Maharana Pratap Facts You May Not Know -Amazing Warrior

Maharana Pratap Facts
Maharana-Pratap-Facts

Maharana Pratap Facts You May Not Know !

Amazing Warrior

Maharana Pratap Facts

By Pulkit Rana, studied at Central Board of Secondary Education, India

 

Maharana Pratap, the ruler of Mewar, was born at Kumbhalgarh Fort on May 9, 1540, and was the eldest son of Maharana Udai Singh and Maharani Jaiwanta Bai.

He was the only ruler who fought against Mughal emperor Akbar till his death to defend his homeland – Mewar – from Mughals whom he considered as foreign invaders.

Here are interesting facts about Maharana Pratap who is an inspiration for all and is a symbol of Rajput valour and faith.

#1 Maharana Pratap’s armour, shield and swords weighed 208 kg.

Maharana Pratap Facts

#2 Maharana Pratap rebuked his son Amar Singh for arresting women.

#3 The Haldighati War is an example of Maharana Pratap’s bravery.

Maharana Pratap Facts

The Rajput forces by Maharana Pratap attempted to recapture Chittor that had been overrun by Mughals. The heroic Battle of Haldighati fought in June 1576 saw 22,000 Rajput warriors fighting against more than two lakh Mughal soldiers led by Raja Man Singh and Asaf Khan.

In spite of numeric strength on their side, the Mughals could not imprison Rana who fled through a 40-kilometre long pass.

#4 Maharana Pratap refused to backstab Man Singh.

Once, Maharana Pratap received information through a tribal spy that Mughal army commander Raja Man Singh along with a few hundred soldiers were out hunting in the jungle and could easily be defeated during his hunting spree.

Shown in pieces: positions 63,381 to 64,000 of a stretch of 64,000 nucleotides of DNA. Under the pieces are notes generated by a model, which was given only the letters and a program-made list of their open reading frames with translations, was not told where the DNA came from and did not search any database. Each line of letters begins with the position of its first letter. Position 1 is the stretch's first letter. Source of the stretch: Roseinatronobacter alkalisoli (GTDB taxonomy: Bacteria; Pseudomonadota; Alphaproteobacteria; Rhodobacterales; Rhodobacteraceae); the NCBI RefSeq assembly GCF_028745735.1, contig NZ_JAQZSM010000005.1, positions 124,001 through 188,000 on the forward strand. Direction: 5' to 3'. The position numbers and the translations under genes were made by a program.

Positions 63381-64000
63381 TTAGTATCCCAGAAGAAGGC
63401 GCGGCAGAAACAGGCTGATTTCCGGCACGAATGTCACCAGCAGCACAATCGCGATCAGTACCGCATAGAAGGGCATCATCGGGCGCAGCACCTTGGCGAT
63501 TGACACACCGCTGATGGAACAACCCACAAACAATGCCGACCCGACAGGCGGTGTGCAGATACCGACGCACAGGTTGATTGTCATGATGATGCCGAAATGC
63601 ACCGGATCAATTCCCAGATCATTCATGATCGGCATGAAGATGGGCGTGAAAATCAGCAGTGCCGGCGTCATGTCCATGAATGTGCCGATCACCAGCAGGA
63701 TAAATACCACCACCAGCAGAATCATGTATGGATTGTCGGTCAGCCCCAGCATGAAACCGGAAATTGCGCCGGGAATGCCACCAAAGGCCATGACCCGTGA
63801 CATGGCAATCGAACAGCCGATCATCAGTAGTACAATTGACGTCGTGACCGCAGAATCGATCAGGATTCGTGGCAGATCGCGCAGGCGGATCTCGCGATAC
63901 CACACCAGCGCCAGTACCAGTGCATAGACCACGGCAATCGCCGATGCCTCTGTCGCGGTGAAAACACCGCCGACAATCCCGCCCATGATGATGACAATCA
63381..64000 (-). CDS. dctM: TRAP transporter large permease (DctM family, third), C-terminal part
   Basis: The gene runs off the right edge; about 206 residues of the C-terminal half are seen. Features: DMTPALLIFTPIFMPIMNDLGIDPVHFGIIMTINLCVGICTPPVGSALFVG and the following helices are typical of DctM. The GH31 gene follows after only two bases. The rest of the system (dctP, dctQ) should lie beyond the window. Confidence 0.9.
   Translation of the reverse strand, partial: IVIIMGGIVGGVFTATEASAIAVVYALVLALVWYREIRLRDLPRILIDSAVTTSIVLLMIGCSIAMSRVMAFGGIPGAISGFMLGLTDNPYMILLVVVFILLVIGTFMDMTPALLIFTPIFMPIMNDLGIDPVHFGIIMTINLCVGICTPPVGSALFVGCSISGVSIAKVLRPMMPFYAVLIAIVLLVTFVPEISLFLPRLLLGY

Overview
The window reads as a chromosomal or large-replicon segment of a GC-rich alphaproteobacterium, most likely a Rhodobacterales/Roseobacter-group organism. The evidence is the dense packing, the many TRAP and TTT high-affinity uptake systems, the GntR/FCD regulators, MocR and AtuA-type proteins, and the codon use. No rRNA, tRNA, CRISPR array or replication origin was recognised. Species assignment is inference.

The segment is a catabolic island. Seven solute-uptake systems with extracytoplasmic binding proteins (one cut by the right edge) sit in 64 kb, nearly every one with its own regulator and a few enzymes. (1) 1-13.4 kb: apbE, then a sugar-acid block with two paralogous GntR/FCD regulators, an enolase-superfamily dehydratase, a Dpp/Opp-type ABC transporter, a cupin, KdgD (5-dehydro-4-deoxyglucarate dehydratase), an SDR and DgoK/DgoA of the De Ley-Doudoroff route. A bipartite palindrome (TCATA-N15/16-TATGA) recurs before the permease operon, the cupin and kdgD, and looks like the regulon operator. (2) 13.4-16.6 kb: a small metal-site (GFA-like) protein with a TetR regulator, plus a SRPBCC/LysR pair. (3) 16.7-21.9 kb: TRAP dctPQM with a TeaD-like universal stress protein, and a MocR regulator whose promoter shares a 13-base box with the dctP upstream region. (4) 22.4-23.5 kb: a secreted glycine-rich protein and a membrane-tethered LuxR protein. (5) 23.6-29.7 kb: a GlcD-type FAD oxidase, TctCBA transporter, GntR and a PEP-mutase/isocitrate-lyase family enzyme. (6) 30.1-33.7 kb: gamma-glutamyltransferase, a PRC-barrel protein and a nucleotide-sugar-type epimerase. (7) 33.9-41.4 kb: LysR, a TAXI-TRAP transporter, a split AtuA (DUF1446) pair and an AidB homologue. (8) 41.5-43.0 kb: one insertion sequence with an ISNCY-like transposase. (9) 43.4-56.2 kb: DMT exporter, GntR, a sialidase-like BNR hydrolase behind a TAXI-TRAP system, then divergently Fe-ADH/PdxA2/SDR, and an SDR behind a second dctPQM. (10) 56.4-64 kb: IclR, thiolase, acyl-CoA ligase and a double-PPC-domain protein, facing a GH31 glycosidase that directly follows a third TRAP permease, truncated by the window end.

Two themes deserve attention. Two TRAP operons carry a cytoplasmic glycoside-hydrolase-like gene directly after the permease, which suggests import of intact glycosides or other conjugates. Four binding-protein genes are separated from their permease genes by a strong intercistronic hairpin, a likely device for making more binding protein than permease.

Rana Pratap decided not to attack Raja Man Singh. He told his forces that he would prefer to face Raja Man Singh in the battlefield than to backstab him when he is unaware of the danger.

#5 Chetak became immortal along with Maharana Pratap.

Maharana Pratap Facts

Rana Pratap’s faithful horse named Chetak became immortal in the Battle of Haldighati. Chetak, which was gravely injured, leapt over a big canal to save Rana Pratap.

Chetak died in this effort. Maharana cried like a child on Chetak’s death and mourned for his lost companion. Later, a beautiful garden was constructed in Chetak’s memory at the place where Chetak died.

#6 The rider of blue horse.

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Most people know how much affection Maharana had for his horse Chetak. But not many know that Chetak had blue eyes. That is why Maharana is often referred as ‘Rider of the Blue Horse’.

#7 Ramprasad was named as Peerprasad by Akbar

Rana Pratap had an elephant named Ramprasad. During the Battle of Haldighati Ramprasad injured and killed Mughal soldiers, horses and elephants. Raja Mansingh had to deploy seven war elephants to capture Ramprasad.

On being captured, Akbar renamed it Peerprasad and sent it to the royal army. But Ramprasad, which was loyal to Pratap did not eat or drink anything. He died on the 18th day of his capture.

#8 Maharana Pratap recovers Chittor.

The Mughal forces led by Akbar conquered the entire Mewar region including Chittor, Gogunda, Kumbhalgarh and Udaipur. Except for Pratap, all other Rajput rulers had surrendered before Akbar.

In 1579, Akbar lost hold over Mewar as rebellion broke out in Mughal army units of Bengal, Bihar, and Punjab. Taking advantage, Pratap gathered an army using the resources financed by Bhama Shah and recovered Kumbhalgarh and the areas around Chittor.

#9 Bhama Shah supported Maharana Pratap after the Haldighati war.

The Mughal attacks continued on the Rajput army even after Haldighati war, which weakened Pratap’s army. There came a time when Pratap was left with no money to support his army and it was Pratap’s minister Bhama Shah who came to his rescue and gave all his wealth to Maharana Pratap.

With the money given by Bhama Shah, Pratap was able to support his army of 25,000 men for another 12 years. Bhama Shah’s financial aid also boosted Maharana’s moral and confidence.

#10 Abdur Rahman praises Maharana

 

Mughal poet Abdur Rahman wrote regarding Pratap’s death, “All is unstable in this world; land and wealth will disappear, but the virtues of a great name live forever. Pratap abandoned wealth and land, but never bowed his head. Alone, of all the princes of Hind, he preserved his honour.”

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